If you are importing low value goods after the 1st July 2018 you need to be aware of the new Goods and Service Tax (GST) collection process.
However as at the 1st of July 2018, GST will apply to consignments of Low Value Goods (LVG) to the value of AUD$1000 or less.
What does this mean to you and your business
While the tax laws can be complex and somewhat confusing for the average business person, this article has been created to provide a basic understanding associated with GST on low value imported goods.
A little background to start with. The ATO has been keen to crack down on oversea businesses avoiding the payment of GST on sales created in Australia. In recent times you may have noticed that GST now applies to your monthly Electronic Distribution Platform (EDP) service invoices from Google, Apple etc. The same is now being applied to low value imported goods that are typically processed through a mail delivery service.
How it will work and documentation. Overseas suppliers doing more than AUD$75,000 of trade into Australia will need to register with the ATO for GST. In effect, these suppliers will need to quote to the Australia purchaser, a cost price including GST if registered for GST.
When you purchase such LVG items from registered GST suppliers, the parcel will be considered as a domestic sales and not an importation. So in-effect, the main consideration is that you have a GST credit on business related goods and any cost / price adjustment.
Your supplier will need to include an invoice that clearly shows any GST paid in the purchase price.
The twist in all of this is that while GST is normally an ATO jurisdiction, on importation it is the jurisdiction of the Australia Custom Services (Home Affairs) to collect. This means that if the overseas supplier is under the $75,000 GST threshold or not registered for GST, Customs may request the importer to pay GST before goods are release. In addition, Customs may question the value of the goods and request the importer to pay any additional GST and duties that may apply. (See the CV link below for Customs Valuation)
Shipment by post of LVG - Goods that arrive by mail and have a declared or assessed to be LVG will not incur duty, taxes beyond the GST paid or other charges, unless they are alcoholic beverages or tobacco products. Once cleared by Customs, these goods will be delivered to the importer by Australia Post. The same applies to DHL, FedEx etc as it does with Australia Post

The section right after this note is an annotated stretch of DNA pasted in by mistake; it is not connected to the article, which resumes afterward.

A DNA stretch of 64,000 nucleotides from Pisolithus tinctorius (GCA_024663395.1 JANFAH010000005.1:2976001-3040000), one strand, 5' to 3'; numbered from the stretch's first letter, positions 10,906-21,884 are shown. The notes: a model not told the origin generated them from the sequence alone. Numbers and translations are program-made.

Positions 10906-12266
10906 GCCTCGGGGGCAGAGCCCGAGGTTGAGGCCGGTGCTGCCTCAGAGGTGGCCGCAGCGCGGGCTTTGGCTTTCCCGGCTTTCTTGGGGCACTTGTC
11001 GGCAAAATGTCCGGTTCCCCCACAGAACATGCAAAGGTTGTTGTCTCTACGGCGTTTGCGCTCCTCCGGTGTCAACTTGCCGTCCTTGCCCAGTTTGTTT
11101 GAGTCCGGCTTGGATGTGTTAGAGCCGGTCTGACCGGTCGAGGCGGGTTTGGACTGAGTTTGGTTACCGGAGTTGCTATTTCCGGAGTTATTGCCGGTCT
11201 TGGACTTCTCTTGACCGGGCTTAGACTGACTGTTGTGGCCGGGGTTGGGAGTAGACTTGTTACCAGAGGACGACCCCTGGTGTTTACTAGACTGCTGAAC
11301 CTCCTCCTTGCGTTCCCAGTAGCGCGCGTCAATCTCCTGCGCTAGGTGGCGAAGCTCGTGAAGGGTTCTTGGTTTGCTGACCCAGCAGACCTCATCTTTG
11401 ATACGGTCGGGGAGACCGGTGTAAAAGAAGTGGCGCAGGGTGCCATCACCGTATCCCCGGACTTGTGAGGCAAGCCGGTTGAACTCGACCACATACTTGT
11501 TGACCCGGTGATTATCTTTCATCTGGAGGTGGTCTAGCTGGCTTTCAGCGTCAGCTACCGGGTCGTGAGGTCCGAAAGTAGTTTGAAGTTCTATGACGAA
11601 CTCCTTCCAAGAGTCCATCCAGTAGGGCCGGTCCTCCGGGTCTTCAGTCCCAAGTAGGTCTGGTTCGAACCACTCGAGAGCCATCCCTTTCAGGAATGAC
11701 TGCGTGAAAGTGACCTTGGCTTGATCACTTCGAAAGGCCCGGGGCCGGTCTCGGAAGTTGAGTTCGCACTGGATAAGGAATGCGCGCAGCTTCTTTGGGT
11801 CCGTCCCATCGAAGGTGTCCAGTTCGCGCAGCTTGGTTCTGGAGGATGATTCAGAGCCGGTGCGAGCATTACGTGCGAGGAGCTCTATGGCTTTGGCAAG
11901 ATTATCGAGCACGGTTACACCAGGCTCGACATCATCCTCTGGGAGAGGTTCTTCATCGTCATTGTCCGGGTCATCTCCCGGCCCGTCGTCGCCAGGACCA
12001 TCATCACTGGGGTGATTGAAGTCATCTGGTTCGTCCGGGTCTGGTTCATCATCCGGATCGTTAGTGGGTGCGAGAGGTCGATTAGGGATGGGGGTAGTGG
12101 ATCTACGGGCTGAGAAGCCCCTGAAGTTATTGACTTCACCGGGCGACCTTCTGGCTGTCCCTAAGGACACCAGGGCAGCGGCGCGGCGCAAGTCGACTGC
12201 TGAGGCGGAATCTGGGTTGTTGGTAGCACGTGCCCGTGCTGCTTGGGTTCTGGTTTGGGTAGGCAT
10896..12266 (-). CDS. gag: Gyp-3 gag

Other Shipment Methods of LVG - If your goods are not being forward from the port of entry, other fees may apply such as port fees to remove the supplied goods from shipping containers and arranging freight forwarding. These fees are determined by private stevedore and freight handling operators.
Online Sales of LVG - Suppliers, including merchants, electronic distribution platform operators and re-deliverers including on-line marketplaces like eBay and Amazon will need to register with the ATO, collect GST at the point of sale and remit that GST to the ATO.
Non LVG or Goods with a value of AUD$1000
The majority of goods will attract a 5% duty rate depending on the goods and any free trade agreements. GST is applied on the value of the Goods (aka the Customs Value - CV) + Duty + Transport and Insurance (T&I).
If the Customs value CV of imported Goods = AUD$1,500.00
Then the Customs Duty @ 5% of the AUD$1,500 CV = AUD$75.00
Assuming the international transport and insurance T&I = AUD$125.00
Then the Value of the Taxable Import (VoTI) = CV + Duty + T&I = AUD$1,700.00
GST = 10% of the VoTI = 10% x AUD$1,700 = AUD$170.00
Therefore the Total Duty plus GST payable = AUD$245.00
Further details :
PDF on CV - Valuation Of Imported GoodsCustomers contacted 1300 558 099
ATO GST for Low Value Imported Goods